Watson, who ran unsuccessfully for a Henderson-area Assembly seat in 2018, reported raising nearly $87,000 through the fundraising period, with a significant chunk coming from transfers from other candidates and office-holders. She received $10,000 contributions each from a PAC affiliated with Cannizzaro and the campaigns of Sens. Woodhouse, Chris Brooks, Marilyn Dondero Loop, and $5,000 from the campaigns of Sens. Melanie Scheible, Julia Ratti and Yvanna Cancela.

Other potentially competitive state Senate races feature a lopsided fundraising advantage for the incumbent. Democratic Sen. Dallas Harris in Senate District 11 was appointed to fill the term of now-Attorney General Aaron Ford, and reported raising nearly $46,000 over the fundraising period ($65,000 cash on hand). Her Republican opponents, Edgar Miron Galindo and Joshua Dowden, raised only $7,250 and $ 11,500 respectively over the fundraising period.

Two Republican incumbents up for re-election also posted impressive fundraising numbers that far outstripped potential opponents. Gansert in Senate District 15 raised nearly $246,000 and has nearly $237,000 in cash on hand; potential Democratic opponent Lindsy Judd did not file a 2019 campaign finance report.

In Senate District 18, incumbent Hammond raised nearly $108,000 and has more than $91,000 left in his campaign account; potential Democratic opponent Liz Becker raised $21,700 in comparison and has just $11,200 in cash on hand.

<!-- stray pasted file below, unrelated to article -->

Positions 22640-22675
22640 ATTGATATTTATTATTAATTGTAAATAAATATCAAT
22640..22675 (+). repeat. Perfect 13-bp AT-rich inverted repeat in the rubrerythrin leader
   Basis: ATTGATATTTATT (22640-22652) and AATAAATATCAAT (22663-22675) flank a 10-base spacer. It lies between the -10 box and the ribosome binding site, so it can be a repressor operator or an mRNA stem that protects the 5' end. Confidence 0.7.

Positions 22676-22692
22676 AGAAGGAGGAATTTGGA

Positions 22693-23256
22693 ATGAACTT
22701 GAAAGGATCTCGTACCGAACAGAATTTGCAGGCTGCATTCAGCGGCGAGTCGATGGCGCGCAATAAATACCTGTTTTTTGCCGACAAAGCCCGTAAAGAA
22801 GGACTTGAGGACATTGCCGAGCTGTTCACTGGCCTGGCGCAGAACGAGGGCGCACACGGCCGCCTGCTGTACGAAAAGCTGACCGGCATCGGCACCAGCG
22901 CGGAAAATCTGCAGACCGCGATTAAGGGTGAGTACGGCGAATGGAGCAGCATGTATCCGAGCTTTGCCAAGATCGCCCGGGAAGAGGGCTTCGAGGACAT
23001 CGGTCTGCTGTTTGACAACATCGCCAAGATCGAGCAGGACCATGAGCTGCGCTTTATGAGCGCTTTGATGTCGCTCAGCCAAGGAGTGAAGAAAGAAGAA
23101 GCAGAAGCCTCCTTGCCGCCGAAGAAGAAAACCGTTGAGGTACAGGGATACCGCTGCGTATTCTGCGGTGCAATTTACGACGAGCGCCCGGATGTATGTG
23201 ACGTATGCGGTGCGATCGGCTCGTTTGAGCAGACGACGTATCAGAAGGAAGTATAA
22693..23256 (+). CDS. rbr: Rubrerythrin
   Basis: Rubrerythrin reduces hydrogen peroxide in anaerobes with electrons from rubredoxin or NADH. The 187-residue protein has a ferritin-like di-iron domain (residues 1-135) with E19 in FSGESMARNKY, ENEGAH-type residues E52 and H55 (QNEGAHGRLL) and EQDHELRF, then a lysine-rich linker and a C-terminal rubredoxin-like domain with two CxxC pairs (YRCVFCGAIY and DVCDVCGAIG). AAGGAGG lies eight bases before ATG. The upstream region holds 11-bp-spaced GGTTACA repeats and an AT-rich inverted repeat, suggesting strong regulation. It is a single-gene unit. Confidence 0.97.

Primary battles

One of the most intriguing legislative races could come in the three-way Democratic primary to replace longtime Sen. David Parks, who is termed out of his Senate District 7 seat. Two Assembly members — Ellen Spiegel and Richard Carrillo — are running for the seat, but state Senate Democrats have thrown their weight behind another candidate, former state party head Roberta Lange.

Lange — who only made her bid for the seat official in mid-December — reported raising more than $64,000 for the seat, essentially during only the last two weeks of December. Her major donors included $10,000 from Cannizzaro’s political action committee, and $5,000 each from six incumbent senators — Ratti, Brooks, Scheible, Woodhouse, Cancela and Dondero Loop. She also received $2,500 from Parks, $1,000 from former U.S. Sen. Harry Reid’s Searchlight Leadership PAC and $5,000 each from UNLV professor and former gaming executive Tom Gallagher and his wife, Mary Kay Gallagher.

But she faces a potentially tough primary fight from Spiegel, who raised $63,000 throughout 2019 and has nearly $213,000 in available cash on hand. Her top contributor was Cox Communications ($10,000 cumulative) but other top givers included the Nevada REALTORS PAC, pharmaceutical company trade group PhRMA, health insurance giant Centene and AT&T ($3,000 from each). 

Carrillo lagged behind both Lange and Spiegel in initial fundraising reports. He reported raising $29,500 throughout the fundraising period, spending $37,600 and having just $17,000 left in available cash. His biggest contributor was the Laborers Union Local 872, which donated $12,500 through contributions by five affiliated political action committees. Other top contributors include tobacco company Altria and the political arm of the Teamsters Union ($5,000 each), and $3,000 each from Nevada REALTORS PAC and the Nevada Trucking Association.